This is a rare, benign tumour in the pituitary gland, which is located in the centre of the brain. This important gland releases chemical messengers called hormones. These hormones control other glands in the body. The pituitary also releases hormones that control growth and water balance. They are diagnosed by the level of hormones in the blood. There are 2 groups of pituitary adenomas.

Types of pituitary adenomas

Space-occupying tumour

These tumours are also called non-secreting tumours. They can prevent the pituitary gland from releasing important hormones. These tumours are usually treated with surgery, and sometimes radiation therapy.

Hormone-secreting tumour

Most pituitary adenomas are hormone-secreting. They release hormones in much greater amounts than is normal. These extra hormones can create problems. The treatment is often based on anti-hormone medications. Examples of this type of tumour are:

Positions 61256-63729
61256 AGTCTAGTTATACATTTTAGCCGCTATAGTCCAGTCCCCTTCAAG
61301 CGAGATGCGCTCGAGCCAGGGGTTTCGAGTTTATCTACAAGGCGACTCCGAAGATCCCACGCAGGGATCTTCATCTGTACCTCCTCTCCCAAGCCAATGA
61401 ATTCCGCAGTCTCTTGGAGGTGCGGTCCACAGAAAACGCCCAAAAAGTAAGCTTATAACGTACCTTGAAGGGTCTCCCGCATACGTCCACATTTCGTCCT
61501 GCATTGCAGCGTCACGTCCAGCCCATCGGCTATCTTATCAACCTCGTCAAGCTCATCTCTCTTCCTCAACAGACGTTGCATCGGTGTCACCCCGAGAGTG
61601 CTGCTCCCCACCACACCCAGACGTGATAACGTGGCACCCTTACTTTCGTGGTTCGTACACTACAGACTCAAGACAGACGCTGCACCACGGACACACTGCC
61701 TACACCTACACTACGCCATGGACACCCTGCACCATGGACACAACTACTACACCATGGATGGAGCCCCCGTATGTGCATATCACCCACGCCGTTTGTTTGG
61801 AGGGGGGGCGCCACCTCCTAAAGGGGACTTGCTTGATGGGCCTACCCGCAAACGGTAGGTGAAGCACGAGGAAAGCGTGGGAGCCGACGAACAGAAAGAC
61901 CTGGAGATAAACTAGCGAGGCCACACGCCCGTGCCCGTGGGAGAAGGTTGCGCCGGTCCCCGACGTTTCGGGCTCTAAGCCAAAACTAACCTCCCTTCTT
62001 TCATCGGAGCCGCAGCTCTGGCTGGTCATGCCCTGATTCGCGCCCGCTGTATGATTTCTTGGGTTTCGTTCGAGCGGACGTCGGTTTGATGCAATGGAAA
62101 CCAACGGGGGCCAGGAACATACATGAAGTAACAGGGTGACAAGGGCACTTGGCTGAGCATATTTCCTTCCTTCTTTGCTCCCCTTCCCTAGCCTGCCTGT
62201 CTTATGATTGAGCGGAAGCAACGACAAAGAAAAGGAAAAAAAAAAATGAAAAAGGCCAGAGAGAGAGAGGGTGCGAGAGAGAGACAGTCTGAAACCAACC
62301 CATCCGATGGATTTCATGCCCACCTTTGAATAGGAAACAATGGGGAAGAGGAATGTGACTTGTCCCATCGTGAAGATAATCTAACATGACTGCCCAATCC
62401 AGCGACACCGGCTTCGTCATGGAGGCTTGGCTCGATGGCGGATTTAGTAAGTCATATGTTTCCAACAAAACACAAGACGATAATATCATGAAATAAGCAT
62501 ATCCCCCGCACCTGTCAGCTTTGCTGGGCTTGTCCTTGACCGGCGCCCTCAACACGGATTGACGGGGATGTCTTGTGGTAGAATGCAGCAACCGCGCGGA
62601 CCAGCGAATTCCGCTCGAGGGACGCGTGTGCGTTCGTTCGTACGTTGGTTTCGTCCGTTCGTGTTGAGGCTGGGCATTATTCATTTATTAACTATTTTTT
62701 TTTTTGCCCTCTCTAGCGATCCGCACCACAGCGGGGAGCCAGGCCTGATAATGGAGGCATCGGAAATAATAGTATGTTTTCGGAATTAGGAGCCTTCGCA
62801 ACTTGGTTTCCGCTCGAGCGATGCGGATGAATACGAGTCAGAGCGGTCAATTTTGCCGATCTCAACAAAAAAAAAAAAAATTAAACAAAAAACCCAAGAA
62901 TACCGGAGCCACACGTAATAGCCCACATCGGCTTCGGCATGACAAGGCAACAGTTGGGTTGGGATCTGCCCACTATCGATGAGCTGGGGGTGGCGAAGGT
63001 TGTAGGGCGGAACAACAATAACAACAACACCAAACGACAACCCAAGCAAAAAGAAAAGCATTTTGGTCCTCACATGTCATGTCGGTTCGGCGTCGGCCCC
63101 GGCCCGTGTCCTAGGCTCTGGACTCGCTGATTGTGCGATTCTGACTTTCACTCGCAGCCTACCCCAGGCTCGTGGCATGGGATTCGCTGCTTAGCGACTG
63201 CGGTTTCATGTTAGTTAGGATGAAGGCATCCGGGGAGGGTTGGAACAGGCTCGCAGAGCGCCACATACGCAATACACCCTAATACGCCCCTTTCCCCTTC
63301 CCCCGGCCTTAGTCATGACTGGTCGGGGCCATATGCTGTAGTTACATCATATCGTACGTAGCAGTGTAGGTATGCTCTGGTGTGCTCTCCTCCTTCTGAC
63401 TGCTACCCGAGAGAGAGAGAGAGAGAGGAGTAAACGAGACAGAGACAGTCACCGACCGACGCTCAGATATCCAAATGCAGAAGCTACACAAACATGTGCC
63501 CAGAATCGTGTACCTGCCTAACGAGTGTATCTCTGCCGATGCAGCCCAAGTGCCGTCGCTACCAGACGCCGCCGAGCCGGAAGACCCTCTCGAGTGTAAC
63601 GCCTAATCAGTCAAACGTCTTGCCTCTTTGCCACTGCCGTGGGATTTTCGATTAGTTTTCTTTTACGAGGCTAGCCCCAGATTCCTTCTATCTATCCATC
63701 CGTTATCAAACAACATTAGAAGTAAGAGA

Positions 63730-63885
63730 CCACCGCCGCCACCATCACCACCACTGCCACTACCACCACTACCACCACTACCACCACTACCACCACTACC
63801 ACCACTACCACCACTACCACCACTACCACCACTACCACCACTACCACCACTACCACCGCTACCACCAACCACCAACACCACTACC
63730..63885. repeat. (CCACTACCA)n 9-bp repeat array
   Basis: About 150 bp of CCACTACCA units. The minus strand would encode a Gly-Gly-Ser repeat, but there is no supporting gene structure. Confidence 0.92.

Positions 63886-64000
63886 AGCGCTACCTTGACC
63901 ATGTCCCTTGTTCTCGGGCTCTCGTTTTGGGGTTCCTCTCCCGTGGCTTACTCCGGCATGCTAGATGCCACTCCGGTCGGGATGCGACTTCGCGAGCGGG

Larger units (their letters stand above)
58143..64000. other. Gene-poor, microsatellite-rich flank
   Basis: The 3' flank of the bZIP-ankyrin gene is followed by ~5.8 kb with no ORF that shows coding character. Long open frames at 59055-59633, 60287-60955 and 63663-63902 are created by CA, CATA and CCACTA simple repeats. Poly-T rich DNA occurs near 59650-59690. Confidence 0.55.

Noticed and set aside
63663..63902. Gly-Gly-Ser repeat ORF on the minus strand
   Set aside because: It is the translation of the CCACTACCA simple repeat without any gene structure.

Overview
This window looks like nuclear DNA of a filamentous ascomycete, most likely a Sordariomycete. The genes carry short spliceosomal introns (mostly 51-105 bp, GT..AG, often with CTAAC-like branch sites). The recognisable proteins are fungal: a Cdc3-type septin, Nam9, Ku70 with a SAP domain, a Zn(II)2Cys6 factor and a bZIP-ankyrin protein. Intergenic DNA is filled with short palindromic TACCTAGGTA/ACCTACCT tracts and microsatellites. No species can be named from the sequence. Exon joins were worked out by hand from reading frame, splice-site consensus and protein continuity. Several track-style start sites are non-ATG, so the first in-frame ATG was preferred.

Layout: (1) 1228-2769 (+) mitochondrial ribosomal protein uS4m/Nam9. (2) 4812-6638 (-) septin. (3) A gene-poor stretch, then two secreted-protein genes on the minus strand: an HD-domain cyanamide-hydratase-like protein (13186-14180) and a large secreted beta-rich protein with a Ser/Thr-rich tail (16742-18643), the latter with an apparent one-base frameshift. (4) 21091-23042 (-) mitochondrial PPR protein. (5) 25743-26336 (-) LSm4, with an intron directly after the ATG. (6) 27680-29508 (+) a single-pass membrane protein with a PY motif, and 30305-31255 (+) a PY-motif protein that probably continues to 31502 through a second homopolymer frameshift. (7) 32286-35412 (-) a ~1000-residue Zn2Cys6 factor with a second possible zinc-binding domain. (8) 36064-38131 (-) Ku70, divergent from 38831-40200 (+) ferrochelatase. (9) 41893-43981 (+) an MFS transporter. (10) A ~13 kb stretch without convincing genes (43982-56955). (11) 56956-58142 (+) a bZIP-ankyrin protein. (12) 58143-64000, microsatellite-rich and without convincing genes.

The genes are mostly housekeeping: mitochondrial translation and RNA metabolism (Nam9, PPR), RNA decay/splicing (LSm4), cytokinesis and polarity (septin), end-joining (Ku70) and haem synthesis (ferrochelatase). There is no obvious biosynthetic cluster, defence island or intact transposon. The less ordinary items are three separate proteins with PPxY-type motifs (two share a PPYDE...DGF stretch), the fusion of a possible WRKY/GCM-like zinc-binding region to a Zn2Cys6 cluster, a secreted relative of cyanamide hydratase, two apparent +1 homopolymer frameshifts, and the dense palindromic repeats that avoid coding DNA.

• Prolactin secreting adenoma: This tumour releases too much of a hormone called prolactin in the body. This can cause a lack of menstrual periods, infertility, and the release of milk in females. In males, they can cause impotence and the release of milk.
  • Growth hormone secreting adenoma: This tumour can cause gigantism because it releases too much growth hormone in the body. This results in rapid growth, joint and muscle soreness, problems with exercising, and fatigue. It may also cause other problems such as diabetes mellitus, kidney problems, and high blood pressure.
  • Adrenocorticotropic hormone (ACTH) secreting adenoma: This tumour produces too much of the hormone ACTH. The ACTH causes the adrenal gland to produce too much cortisol, which is another hormone. Cortisol affects the body’s ability to respond well to injury and infection. It may also result in a change in the way fat is distributed in the body (Cushingoid appearance).

Dysembryoplastic neuroepithelial tumour (DNET)

This is a benign tumour that is usually located in outer part of the upper brain, the supratentorial area. One common symptom is seizures. It is treated with surgery.


This is a benign, slow-growing tumour in the peripheral nerves. People who have neurofibromatosis-2 have a higher risk of developing this tumour.

Rhabdoid tumours

This is a rare, fast-growing cancer found in the central nervous system (CNS) or kidney. It usually occurs in children younger than two years of age. It is treated with surgery, chemotherapy, and radiation.

Last updated: July 10th 2009